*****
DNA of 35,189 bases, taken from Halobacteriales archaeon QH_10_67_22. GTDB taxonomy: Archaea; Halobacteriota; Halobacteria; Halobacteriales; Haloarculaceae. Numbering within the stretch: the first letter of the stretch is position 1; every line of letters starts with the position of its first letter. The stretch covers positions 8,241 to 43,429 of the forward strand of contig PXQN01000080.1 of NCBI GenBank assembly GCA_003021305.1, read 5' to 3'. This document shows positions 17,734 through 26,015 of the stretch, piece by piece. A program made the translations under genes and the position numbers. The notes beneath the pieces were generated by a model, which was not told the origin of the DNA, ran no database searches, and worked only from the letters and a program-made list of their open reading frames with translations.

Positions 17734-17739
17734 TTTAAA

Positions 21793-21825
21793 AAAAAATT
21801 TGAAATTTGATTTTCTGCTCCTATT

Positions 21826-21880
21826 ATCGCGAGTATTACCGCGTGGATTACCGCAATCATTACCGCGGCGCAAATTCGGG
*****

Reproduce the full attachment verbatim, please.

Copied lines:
DNA of 35,189 bases, taken from Halobacteriales archaeon QH_10_67_22. GTDB taxonomy: Archaea; Halobacteriota; Halobacteria; Halobacteriales; Haloarculaceae. Numbering within the stretch: the first letter of the stretch is position 1; every line of letters starts with the position of its first letter. The stretch covers positions 8,241 to 43,429 of the forward strand of contig PXQN01000080.1 of NCBI GenBank assembly GCA_003021305.1, read 5' to 3'. This document shows positions 17,734 through 26,015 of the stretch, piece by piece. A program made the translations under genes and the position numbers. The notes beneath the pieces were generated by a model, which was not told the origin of the DNA, ran no database searches, and worked only from the letters and a program-made list of their open reading frames with translations.

Positions 17734-17739
17734 TTTAAA

Positions 21793-21825
21793 AAAAAATT
21801 TGAAATTTGATTTTCTGCTCCTATT

Positions 21826-21880
21826 ATCGCGAGTATTACCGCGTGGATTACCGCAATCATTACCGCGGCGCAAATTCGGG